What are the Shadows? They are the society of shadow operators, who have been given many names—thieves, assassins, spies, special forces, saboteurs, terrorists, ninjas—but who share a common mindset, skillset and attitude to life. Shadows operate out of the light, outside the law, in darkness and secrecy to achieve their goals. They emphasize stealth, skill and deception over brute force and violence.
Shadows don’t concern themselves with abstract matters of good and evil, right and wrong, justice, progress or God. The Shadow attitude is that technique trumps ideology, actions speak louder than words, and impeccable skill is its own morality. Nor are Shadows aligned with any particular political faction, ideological cause, social stratum, religious sect or ethnic group. They may be found among criminals and law-enforcers, terrorists and soldiers, cults and corporations, businessmen and bureaucrats, spies and survivalists, security forces and revolutionaries, anarchists and fascists, and everything in between. The Shadows are in a class by themselves, which transcends other allegiances.
The closest historical analogs of the society of Shadows are perhaps the Ninja of feudal Japan, the Ye Ban Tou of imperial China, the Hashashin of medieval Persia, the Thieves Guilds of the Ottoman Empire, and various brotherhoods found among the criminal underworld and covert operations communities to this day. In spirit, the society stretches back to the earliest civilizations, all of whom had thieves, spies and assassins, and before that to our prehistoric ancestors who stealthily stalked prey of both the two- and four-legged varieties.
“Shadow operations”, or “Shadow ops”, are the various missions carried out by Shadows. These range from burglaries, heists and prison breaks to assassinations, spying, scouting, sabotage, psychological warfare, disinformation and dirty tricks. The best Shadow ops aren’t common knowledge; they are either still secret or are attributed to an accident, a false flag, a patsy, or something else besides the actual perpetrators. Here are a few Shadow ops from history that are common knowledge to illustrate the idea:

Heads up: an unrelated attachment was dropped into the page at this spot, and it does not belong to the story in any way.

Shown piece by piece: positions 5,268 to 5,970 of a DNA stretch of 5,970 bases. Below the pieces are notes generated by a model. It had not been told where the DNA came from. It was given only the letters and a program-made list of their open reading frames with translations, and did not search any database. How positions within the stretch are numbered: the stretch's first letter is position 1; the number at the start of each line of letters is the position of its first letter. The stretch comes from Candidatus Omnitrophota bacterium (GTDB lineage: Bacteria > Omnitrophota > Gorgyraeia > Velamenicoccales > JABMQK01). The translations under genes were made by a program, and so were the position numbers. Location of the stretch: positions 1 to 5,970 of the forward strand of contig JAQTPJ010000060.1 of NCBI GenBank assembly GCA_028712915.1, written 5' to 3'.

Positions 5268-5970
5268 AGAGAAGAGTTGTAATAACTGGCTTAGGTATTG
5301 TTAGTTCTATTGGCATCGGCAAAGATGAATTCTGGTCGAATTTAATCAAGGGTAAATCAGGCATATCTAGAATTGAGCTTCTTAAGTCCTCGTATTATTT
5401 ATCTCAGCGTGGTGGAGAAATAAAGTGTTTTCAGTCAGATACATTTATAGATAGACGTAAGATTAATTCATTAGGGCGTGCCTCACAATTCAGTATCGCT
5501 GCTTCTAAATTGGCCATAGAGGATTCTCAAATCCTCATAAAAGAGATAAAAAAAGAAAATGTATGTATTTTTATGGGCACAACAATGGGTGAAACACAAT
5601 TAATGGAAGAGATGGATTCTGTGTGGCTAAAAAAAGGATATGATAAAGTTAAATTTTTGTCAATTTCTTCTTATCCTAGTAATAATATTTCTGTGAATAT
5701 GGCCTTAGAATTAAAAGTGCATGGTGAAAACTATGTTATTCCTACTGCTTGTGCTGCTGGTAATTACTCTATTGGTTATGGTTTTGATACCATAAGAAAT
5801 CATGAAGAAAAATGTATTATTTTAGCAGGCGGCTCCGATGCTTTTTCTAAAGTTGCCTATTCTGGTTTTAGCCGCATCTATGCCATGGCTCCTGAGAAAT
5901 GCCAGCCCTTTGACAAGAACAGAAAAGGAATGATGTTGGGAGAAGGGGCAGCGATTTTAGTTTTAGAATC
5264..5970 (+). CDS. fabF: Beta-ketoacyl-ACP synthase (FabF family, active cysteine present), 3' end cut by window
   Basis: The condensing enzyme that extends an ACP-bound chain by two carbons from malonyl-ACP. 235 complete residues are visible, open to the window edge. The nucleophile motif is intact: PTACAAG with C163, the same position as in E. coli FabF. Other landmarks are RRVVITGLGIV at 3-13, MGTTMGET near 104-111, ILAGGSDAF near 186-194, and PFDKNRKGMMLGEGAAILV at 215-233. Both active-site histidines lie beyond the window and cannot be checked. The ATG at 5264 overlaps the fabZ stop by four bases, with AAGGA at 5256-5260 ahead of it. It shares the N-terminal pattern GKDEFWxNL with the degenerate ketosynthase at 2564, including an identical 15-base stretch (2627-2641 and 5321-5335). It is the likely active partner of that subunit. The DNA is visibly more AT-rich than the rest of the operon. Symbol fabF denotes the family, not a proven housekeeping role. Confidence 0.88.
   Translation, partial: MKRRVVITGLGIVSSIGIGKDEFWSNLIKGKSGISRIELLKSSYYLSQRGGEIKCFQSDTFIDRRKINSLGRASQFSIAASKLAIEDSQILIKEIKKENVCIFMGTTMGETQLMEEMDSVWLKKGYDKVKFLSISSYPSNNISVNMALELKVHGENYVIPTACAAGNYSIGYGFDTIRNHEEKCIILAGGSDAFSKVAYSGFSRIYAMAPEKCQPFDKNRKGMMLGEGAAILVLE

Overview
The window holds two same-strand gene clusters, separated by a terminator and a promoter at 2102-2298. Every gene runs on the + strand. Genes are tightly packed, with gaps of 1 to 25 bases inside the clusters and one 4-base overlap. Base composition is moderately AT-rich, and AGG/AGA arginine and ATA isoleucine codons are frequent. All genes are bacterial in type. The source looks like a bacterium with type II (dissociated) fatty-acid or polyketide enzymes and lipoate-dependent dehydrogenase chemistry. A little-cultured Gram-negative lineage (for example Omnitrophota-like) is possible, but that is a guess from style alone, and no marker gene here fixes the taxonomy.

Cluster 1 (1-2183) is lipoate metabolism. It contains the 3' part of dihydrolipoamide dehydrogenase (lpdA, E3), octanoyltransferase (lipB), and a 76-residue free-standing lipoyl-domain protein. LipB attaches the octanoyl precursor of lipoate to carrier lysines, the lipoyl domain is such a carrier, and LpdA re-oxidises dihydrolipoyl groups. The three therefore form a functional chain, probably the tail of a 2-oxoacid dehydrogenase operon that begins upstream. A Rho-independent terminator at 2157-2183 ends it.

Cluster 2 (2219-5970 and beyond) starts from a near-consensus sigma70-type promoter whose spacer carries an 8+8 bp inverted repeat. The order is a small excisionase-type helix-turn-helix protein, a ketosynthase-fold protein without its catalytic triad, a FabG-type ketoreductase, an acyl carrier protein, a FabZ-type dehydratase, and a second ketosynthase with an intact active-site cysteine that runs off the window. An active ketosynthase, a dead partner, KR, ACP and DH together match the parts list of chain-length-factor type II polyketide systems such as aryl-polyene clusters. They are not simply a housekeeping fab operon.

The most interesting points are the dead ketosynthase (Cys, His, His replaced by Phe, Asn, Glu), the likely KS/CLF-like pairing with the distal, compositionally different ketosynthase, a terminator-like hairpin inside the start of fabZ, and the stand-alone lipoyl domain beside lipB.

- Turin School Antwerp Diamond Heist
- Mossad Wrath of God assassinations
- D. B. Cooper skyjacking
- Watergate burglary (failed)
- Takeo Yoshikawa’s Pearl Harbor spy op
- JFK assassination (?)
- Strategy of Tension/Gladio terrorism
- 1962 Alcatraz escape
- The espionage and fugitive adventures of Christopher Boyce
Obviously Shadows are not “good guys”; they are generally regarded as villains, rogues, or necessary evils at best. But they are a universal human reality, so perhaps it’s time to give them a name, discuss them as a group with a common mentality and set of skills, and give them some respect for living a life of action and daring in a world that all too often resembles a prison planet. I will be exploring these ideas in future blog posts, and possibly in a future book. Enjoy.